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Publication Number:  FHWA-HRT-18-019    Date:  December 2017
Publication Number: FHWA-HRT-18-019
Date: December 2017

 

Alternative Freeway Designs at Merge and Diverge Segments

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Introduction

Freeway merge and diverge areas are typically associated with unsteadiness and congestion due to an increase in lane changing and slowing down to accommodate vehicles that want to enter or exit the freeway. While waiting on anticipated benefits of connected and automated vehicles (CAVs), cities continue to struggle with worsening freeway congestion. Beyond widening roadways, few short-term, low-cost options exist for increasing freeway capacities. At the Federal Highway Administration’s Saxton Transportation Operations Laboratory (STOL) at the Turner-Fairbank Highway Research Center in McLean, VA, a team of researchers are testing various solutions to these capacity problems.

Site Selection

The STOL research team conducted a literature review of current practices and designs for mitigating freeway weave congestion problems across the United States. Through this review, the team selected 16 study sites that exhibited merging problems and did not have improvement plans in place. However, site data was available and there was local support for alleviating these problems.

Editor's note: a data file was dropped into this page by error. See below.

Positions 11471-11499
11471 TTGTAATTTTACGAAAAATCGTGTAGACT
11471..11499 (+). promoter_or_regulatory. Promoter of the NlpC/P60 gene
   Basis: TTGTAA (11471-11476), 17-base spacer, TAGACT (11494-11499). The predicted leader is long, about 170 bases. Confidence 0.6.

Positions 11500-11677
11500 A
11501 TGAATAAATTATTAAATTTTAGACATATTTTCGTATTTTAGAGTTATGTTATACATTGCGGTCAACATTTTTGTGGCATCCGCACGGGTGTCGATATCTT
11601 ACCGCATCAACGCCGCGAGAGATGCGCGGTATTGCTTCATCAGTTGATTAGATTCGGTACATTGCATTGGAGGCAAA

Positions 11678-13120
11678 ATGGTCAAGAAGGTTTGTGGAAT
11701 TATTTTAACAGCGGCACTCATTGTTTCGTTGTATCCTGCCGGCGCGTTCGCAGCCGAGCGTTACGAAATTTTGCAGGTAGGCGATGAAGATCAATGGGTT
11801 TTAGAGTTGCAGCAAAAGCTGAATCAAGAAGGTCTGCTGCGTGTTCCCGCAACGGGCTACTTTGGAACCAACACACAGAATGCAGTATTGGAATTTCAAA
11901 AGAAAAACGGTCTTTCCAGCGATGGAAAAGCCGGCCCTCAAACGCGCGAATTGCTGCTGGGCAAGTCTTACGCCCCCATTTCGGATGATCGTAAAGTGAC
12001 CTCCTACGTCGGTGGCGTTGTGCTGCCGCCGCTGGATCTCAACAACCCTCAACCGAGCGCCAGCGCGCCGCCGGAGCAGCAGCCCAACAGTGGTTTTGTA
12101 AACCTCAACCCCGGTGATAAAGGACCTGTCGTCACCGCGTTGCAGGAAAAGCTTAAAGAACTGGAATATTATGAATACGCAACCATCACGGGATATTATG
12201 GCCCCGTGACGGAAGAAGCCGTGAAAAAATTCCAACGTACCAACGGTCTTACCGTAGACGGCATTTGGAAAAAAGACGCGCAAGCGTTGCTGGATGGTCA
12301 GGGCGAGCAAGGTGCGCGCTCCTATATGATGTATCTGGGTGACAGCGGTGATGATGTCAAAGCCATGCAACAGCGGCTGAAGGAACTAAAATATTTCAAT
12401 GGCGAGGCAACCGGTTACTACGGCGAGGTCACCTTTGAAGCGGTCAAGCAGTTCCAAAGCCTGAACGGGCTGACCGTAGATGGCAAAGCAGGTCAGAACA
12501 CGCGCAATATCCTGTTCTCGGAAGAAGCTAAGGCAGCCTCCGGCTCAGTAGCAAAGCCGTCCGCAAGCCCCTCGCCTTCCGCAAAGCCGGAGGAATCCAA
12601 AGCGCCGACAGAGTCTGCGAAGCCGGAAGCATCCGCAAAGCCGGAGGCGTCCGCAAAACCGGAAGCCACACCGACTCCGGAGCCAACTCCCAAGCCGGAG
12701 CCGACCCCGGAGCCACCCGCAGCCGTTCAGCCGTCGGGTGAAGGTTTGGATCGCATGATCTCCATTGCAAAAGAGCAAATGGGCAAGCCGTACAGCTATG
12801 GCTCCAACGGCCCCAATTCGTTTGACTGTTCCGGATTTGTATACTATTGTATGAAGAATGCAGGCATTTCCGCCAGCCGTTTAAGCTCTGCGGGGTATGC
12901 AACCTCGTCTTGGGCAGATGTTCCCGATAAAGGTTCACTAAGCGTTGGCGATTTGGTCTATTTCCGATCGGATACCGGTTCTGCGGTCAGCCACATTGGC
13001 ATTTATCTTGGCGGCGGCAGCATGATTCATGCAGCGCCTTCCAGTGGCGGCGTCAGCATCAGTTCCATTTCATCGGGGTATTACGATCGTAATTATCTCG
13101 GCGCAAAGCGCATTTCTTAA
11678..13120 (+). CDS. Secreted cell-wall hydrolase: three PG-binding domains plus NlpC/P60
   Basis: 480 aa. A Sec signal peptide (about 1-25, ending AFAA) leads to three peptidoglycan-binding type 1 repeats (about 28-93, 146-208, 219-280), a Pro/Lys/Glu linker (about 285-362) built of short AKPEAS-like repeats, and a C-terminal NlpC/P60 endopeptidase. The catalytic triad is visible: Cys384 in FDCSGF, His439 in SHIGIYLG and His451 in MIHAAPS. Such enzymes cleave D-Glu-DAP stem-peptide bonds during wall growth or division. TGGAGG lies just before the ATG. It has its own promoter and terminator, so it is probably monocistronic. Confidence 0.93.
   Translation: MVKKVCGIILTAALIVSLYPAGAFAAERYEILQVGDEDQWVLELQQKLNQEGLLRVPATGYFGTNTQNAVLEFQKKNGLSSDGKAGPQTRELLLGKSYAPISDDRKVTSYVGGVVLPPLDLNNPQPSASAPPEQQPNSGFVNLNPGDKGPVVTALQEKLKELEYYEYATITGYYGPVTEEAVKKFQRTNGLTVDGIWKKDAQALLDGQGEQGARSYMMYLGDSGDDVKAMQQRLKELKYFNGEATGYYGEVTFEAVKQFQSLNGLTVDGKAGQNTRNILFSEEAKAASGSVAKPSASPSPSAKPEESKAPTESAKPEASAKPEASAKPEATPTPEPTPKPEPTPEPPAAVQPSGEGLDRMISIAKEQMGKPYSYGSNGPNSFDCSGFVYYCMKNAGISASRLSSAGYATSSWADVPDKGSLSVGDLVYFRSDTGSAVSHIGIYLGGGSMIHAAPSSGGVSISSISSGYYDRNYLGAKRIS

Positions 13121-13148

Solution Simulation

The STOL team will use vehicle detector data, online probe data, and traffic data to simulate various merge and diverge bottleneck solutions. Examples of potential solutions are as follows:

Separation of Merge Points on Acceleration and Deceleration Lanes

Separating merging drivers to two acceleration and deceleration lane locations may help to smooth traffic flow. By eliminating the uncertainty of where merge maneuvers will occur for both mainline drivers and ramp drivers, both sets of drivers may potentially be able to prepare for and execute the merging maneuver more efficiently. Similarly, by separating the turbulence associated with diverge maneuvers (at two locations) along the mainline, congestion may potentially be mitigated.